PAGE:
This change means that unions are no longer allowed to negotiate over wages, evaluations, reductions in force, or disciplinary procedures.  I would be the first to say that a contract is more than just pay and time off, however taking these above items out would destroy our collective bargaining process.

To me this appears to be going right after our state’s teachers unions.  Restricting their rights to bargin over seniority based layoffs and classroom evaluations.   In going after the teachers this legislation will decimate the collective bargaining process that has worked so well in NH for the last 50 years for all public employees.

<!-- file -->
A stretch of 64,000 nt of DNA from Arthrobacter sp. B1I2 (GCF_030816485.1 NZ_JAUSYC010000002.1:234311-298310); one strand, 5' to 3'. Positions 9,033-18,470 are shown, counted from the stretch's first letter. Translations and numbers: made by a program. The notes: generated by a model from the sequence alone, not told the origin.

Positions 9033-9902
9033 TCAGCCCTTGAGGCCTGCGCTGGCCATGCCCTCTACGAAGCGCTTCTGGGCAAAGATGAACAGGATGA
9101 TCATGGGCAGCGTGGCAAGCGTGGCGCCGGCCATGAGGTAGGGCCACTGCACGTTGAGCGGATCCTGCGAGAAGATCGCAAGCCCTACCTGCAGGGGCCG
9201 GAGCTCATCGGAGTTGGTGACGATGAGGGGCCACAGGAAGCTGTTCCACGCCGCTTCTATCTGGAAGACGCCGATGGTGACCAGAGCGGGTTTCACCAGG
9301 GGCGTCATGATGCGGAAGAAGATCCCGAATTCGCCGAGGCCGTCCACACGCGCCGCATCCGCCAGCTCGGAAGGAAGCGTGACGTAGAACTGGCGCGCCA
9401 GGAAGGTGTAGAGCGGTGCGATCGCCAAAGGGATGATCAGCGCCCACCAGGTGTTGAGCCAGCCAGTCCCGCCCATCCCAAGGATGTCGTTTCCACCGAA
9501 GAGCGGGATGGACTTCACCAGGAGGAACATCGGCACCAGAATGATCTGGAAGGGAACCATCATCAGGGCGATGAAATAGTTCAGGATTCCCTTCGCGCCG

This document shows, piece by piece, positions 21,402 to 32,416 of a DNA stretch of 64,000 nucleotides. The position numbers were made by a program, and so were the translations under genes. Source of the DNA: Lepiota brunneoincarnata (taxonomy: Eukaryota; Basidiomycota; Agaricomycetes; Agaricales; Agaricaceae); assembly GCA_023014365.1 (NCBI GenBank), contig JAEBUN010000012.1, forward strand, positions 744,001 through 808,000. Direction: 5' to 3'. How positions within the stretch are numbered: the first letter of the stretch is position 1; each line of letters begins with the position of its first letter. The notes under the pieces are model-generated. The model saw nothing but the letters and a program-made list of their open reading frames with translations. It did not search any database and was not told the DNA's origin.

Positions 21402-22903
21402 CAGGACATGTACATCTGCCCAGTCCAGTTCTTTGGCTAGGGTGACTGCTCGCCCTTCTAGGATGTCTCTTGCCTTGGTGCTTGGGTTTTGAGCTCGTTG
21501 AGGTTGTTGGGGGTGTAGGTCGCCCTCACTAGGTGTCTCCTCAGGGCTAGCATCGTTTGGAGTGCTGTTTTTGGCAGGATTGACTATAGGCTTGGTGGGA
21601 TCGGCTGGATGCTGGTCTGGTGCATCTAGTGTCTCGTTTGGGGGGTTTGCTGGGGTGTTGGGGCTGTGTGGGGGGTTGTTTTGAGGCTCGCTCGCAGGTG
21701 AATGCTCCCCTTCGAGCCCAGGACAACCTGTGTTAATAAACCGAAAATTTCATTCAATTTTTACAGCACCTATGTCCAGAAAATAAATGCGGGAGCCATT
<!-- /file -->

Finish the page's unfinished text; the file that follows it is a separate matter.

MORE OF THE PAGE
I will not stand idly by and let them take away my rights to collectively bargain.  The first committee meeting for this bill is at the State House on WEDNESDAY January 23  at 9:30 am in room 100. Can I count on you to be there too?

If you cannot be there you can still help.  The American Federation of Teacher (NH) have created an online action page for you to send a message directly the Senate Committee.

We must work together to stop the attacks on our police, fire, educators, and public servants.  They have dedicated their lives to serving the public and deserve the rights to have a voice in their workplace.

Democratic State Senator Martha Fuller Clark files legislation restoring UNH cuts

Sen. Clark, who represents UNH’s main campus, believes that cuts harm community, economy